About A Book: The Wonderful Wizard of Oz
I recently drove from Nashville to Seattle. While driving through Kansas I was reminded that I love L. Frank Baum’s “The Wonderful Wizard of Oz.” I passed plenty of billboards that told me I was getting closer to OZ Museum of Wamego, Kansas. I didn’t stop by the museum, but I did spend some time reflecting on what I loved about this wonderful book. I don’t know much about the comparisons to the government moving away from the Gold Standard, but I did love the story that Baum wrote.
It’s hard for me to separate the book from the movie. I grew up with the movie, but I read the book as a grown up. I loved the book far more than the movie, and I find it interesting to pit the two against each other. I feel that way about most books made into movies. Too many times I have been disappointed in seeing a story that I love in book form changed at its core to adapt to the big screen. That being said, "The Wonderful Wizard of Oz" wasn’t as different as other movies I’ve seen. I still like the movie and it will remain a fond memory of my childhood.
The biggest difference, for me, between the book and the movie where the characters. Most starkly, the character of the Lion. In the movie the Lion cowers and is afraid, he is kind of wimpy in appearance. In the book the Lion wasn’t afraid, but he had great fears. I related far more with the Lion of the book who had fears, rather than the always crying Lion of the movie. Fears are far deeper than simply being afraid. You can act out of fear and not appear afraid, that was the Lion of the book.
In the book the pre-new heart Lion roars out of fear. He uses his big voice and frame to threaten and scare those who might want to get close to him. He scares people because he is scared. Scared that he might not be enough for what lies ahead of him, and so he flexes and gets big to mask this fear. He is not cowering in tears, it is the roar that he cowers behind. A loud, scary, threatening roar.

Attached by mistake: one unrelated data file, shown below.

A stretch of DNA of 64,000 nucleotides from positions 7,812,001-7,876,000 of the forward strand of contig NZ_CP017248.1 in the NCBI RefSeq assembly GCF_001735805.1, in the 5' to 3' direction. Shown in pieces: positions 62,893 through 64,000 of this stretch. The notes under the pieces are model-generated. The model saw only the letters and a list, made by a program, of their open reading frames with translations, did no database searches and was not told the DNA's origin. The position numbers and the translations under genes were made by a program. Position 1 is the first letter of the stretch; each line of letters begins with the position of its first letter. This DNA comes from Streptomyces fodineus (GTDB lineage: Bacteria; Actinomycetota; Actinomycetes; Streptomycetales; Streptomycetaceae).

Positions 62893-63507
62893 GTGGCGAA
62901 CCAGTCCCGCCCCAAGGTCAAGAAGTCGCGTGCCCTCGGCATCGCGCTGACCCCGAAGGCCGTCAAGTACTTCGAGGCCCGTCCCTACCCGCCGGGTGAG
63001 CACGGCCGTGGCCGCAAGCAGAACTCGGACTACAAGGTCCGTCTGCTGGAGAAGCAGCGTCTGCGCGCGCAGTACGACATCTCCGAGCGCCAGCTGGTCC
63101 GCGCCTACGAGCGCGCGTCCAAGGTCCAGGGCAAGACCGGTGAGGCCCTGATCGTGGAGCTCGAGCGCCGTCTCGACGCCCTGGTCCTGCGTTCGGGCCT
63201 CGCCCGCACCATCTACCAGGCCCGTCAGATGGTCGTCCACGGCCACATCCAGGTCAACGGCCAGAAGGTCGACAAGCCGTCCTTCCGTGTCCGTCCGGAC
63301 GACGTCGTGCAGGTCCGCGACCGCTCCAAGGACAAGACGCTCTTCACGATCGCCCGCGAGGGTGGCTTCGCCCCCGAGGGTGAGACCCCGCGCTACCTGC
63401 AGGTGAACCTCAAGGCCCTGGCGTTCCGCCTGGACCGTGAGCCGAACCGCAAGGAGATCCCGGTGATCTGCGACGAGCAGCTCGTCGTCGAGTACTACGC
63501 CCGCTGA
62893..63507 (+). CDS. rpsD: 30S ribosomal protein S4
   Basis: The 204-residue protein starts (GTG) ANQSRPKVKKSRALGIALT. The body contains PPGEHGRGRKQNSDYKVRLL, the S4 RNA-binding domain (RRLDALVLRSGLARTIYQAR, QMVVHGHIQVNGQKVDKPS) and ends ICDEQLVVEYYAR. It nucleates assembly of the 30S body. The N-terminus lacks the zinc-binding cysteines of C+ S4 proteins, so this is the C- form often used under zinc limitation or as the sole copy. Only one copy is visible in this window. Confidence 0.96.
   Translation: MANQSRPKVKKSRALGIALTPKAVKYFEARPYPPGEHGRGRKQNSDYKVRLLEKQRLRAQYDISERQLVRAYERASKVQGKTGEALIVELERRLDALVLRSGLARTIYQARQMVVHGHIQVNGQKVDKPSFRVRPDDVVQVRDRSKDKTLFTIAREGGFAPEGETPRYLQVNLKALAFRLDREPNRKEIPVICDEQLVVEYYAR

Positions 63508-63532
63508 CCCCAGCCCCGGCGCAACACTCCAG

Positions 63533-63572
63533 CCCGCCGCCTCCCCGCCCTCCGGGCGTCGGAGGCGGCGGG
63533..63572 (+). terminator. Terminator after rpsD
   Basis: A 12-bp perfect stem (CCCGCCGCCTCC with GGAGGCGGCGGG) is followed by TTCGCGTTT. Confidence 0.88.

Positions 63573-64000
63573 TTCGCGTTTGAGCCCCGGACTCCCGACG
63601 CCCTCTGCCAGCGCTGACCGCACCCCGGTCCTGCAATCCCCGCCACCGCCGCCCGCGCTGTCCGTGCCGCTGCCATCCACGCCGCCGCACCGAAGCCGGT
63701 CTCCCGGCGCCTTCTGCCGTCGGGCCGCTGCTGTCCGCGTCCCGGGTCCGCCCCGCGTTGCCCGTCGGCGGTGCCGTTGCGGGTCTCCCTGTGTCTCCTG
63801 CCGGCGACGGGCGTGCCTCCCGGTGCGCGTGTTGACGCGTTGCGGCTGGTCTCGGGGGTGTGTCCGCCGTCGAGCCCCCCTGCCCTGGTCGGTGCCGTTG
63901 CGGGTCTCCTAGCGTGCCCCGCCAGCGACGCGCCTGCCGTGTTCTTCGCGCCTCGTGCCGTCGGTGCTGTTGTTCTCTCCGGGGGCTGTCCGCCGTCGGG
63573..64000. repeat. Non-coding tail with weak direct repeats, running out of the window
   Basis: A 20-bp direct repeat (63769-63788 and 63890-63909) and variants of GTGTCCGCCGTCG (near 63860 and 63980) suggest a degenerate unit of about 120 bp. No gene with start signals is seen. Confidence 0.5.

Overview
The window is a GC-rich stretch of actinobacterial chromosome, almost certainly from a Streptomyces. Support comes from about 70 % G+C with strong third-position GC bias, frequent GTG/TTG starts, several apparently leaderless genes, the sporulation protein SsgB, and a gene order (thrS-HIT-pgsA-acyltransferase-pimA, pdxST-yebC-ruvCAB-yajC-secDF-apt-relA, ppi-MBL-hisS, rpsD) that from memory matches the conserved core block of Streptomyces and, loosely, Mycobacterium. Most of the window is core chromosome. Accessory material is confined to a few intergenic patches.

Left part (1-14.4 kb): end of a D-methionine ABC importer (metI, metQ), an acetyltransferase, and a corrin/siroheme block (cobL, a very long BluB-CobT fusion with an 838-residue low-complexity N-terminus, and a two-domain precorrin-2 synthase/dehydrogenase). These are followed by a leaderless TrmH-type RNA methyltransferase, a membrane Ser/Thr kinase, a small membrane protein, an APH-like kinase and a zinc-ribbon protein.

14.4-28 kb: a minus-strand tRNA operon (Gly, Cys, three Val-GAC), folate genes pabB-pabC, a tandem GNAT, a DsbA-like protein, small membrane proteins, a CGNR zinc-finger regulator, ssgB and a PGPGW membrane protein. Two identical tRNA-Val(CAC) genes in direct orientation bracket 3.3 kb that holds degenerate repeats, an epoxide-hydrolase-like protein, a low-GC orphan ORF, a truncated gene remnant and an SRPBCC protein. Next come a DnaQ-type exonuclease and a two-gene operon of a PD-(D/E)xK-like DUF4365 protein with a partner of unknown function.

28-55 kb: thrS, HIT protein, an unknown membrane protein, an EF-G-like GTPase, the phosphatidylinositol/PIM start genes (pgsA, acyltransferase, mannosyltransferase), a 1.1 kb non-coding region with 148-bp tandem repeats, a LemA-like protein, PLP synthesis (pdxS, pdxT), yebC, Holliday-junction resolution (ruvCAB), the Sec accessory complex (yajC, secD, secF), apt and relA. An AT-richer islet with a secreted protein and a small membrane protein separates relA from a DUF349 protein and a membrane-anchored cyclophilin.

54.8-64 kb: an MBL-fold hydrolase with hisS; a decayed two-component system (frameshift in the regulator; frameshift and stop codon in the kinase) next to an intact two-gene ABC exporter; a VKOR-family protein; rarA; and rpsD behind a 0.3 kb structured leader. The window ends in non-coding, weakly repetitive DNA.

In the book and the movie, the new-hearted Lion finds his roar. This time without fear. I was struck that in the book he had many of the same actions, but his motives were completely different. His heart has changed and yet the actions look the same, with the new heart the fears disappear and those on the outside might not be able to see the difference in the actions. But down beneath the surface the Lion was able to admit his fears, overcome them and act out his God given character. He roared for justice rather than from fear.
This book speaks to me of how motives in our actions matter. Sometimes you can do the same actions with opposing motives. The lion who once roared from fear now roars in freedom. Same action, different heart. May we all find a new heart.
If you’ve never read this book, I’d recommend it. If you have kids, read it with them, they will love it. If you grew up with the movie, note the differences and be blessed by them. Most of all see how your heart might be stirred while reading this wonderful story.